High-tech booster club: Millworks Fund II investors inject $1.8M into NH’s start-up ecosystem

Millwork Fund II becomes the largest strategic seed fund in New Hampshire history.

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Liz Hitchcock, left, and Graham Chynoweth, announced their partnership in MillWorks II Fund, to boost NH’s start-up economy. Photo/Carol Robidoux

MANCHESTER, NH – Manchester’s emerging high-tech ecosystem just got a major burst of economic energy.

Millworks Fund II was announced Thursday at AlphLoft by general partners Graham Chynoweth and Elizabeth Hitchcock. The initiative will make strategic investments in New Hampshire start-up companies over three years, as part of a public-private partnership. Buoyed by 40 private investors to the tune of $1.8 million in start-up capital, Millworks II becomes the largest strategic seed fund in New Hampshire history.

Millworks II has committed to provide $200,000 per year for three years to New Hampshire start-up companies through the New Hampshire High Technology Council’s annual TechOut competition and through Alpha Loft’s Accelerate NH program.

It’s a collaboration that began five years ago, with 20 investors as Millwork Series 1 Fund. Initial strategic investments have resulted in a 75-percent success rate among investment companies that are still active, attracting more investment capital, reaching profitability, successfully taken to exit, or returning capital plus earnings to investors. Additionally, Millworks I raised more than $200,000 in private sponsorship revenue for the NH High Tech Council and Alpha Loft, supporting the work those institutions do to help small businesses start and thrive in New Hampshire.

With Millworks Fund phase II, the investors have doubled, with potential return for investors – and start-ups – multiplied.

“We should all be thanking Liz and Gray for volunteering their time to continue this effort. Without them, this wouldn’t be happening,” said James Key-Wallace, Executive Director of NH’s Business Finance Authority, who also noted the pivotal role of the fund’s investors, and the many others volunteering their time and talent to the initiative. 

“Most of all I’m really proud of all the entrepreneurs out there. This is really about you, you’re brave enough to go out and start your own companies, something I’ve never done, and probably would never have the guts to do,” Key-Wallace said.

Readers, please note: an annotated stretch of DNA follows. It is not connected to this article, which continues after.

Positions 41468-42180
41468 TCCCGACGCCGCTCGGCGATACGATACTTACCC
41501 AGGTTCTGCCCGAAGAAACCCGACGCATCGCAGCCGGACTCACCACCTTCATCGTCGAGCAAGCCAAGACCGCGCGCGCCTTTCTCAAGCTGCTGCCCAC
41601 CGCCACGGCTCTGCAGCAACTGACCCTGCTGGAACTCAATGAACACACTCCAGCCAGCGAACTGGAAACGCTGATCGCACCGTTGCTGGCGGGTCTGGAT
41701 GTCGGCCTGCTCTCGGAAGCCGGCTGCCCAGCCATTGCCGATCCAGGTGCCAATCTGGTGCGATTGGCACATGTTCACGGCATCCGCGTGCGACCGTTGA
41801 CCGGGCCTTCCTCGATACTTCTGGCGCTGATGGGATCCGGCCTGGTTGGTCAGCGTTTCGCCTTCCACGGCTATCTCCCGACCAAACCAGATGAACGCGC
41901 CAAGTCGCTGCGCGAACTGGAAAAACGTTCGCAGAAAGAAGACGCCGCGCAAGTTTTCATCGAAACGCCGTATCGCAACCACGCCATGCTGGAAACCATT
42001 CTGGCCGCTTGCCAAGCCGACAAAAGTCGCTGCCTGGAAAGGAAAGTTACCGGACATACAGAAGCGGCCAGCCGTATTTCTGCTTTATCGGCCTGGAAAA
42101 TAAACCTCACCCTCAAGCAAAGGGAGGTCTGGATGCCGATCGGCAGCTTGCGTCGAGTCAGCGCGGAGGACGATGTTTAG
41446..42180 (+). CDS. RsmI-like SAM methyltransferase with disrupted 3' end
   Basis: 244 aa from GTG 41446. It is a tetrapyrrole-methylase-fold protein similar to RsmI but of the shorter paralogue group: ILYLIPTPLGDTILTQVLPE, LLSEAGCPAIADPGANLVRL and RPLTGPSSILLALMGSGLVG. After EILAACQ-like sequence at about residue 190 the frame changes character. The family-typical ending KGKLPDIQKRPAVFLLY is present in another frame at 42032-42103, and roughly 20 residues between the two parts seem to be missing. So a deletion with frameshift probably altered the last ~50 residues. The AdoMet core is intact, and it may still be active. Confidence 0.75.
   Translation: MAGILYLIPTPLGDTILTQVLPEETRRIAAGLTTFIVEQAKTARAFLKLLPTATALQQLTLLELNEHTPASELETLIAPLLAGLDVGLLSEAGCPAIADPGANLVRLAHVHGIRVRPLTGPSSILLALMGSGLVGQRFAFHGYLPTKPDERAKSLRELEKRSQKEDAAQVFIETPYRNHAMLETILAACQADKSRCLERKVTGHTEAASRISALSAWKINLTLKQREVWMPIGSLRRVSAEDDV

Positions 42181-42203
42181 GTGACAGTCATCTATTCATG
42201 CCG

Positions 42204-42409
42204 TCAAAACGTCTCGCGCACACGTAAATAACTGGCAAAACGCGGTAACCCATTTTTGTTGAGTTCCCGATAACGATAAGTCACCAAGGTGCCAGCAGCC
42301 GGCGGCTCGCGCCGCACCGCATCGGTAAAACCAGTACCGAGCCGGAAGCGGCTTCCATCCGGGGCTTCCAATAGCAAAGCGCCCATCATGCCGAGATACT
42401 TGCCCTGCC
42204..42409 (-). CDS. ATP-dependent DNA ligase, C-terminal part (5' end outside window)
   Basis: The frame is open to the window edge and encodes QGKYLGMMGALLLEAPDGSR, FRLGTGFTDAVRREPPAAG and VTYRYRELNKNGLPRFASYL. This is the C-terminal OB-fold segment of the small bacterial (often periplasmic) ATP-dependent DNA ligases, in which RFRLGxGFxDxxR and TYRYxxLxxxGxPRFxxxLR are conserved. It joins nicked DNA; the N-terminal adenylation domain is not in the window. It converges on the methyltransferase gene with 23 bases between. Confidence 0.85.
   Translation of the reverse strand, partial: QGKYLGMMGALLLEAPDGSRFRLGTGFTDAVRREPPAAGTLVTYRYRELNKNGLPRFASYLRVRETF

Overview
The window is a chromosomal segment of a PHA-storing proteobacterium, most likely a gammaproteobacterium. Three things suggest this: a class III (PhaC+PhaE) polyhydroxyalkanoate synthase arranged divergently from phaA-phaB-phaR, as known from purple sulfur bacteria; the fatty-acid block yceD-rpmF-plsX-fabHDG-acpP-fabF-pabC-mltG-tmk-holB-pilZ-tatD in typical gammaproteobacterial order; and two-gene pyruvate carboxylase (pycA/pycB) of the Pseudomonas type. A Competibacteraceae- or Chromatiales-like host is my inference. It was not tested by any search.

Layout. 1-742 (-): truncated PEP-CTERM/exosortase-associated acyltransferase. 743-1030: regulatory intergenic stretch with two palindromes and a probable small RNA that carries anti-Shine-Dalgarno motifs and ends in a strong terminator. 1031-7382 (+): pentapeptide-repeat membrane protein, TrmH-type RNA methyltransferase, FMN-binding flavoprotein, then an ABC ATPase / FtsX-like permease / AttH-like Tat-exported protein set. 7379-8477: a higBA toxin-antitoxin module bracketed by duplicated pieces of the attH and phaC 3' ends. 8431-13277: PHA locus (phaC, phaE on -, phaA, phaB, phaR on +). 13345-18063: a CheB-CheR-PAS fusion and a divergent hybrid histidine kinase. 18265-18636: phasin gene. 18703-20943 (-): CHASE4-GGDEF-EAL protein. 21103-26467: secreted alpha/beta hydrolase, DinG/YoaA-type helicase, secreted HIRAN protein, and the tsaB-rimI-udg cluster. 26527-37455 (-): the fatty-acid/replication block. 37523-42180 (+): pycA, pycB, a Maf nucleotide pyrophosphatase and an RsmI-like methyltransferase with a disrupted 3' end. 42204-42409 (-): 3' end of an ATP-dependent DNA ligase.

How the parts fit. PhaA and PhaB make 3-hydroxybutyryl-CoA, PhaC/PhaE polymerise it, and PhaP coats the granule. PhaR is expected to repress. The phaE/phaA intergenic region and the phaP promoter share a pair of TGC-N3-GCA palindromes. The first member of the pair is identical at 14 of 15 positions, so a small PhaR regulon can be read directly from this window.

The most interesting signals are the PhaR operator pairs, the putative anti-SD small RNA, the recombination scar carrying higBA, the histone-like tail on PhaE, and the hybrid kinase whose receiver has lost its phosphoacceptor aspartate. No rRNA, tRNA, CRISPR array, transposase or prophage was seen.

Such initiatives are in line with the state’s long-term blueprint, which includes the continued rise of Manchester as a hub of technology innovation and growth.

Project investors come from all sectors – banking, investment, accounting, legal, healthcare, and high-tech – many are current or former Dyn employees, who are reinvesting money made in the sale of Dyn to Oracle back into the industry that launched their own success, including Hitchcock and Chynoweth.

“With BFA participation, Millworks II has the potential to make an unprecedented commitment to New Hampshire’s startup ecosystem,” Chynoweth said. “This unique public-private partnership will not only increase investment in viable high-tech companies, but will also lead to more job creation for New Hampshire and send a clear message that New Hampshire is a premier state to start a new company.”

Chynoweth also said it is a special point of pride having strong female leadership from Hitchcock at the helm.

“There are very few women leaders in the investment community, and I think it’s special, and very indicative of New Hampshire, that we’ll have this kind of fund co-led by a leader like Liz,” Chynoweth said.

“Speaking for Gray and I, we’re really excited to help the ecosystem grow,” Hitchcock said. “I hope that we can build on the work of Fund 1 to grow more companies right here in New Hampshire.”


About this Author

Carol Robidoux

PublisherManchester Ink Link

Longtime NH journalist and publisher of ManchesterInkLink.com. Loves R&B, German beer, and the Queen City!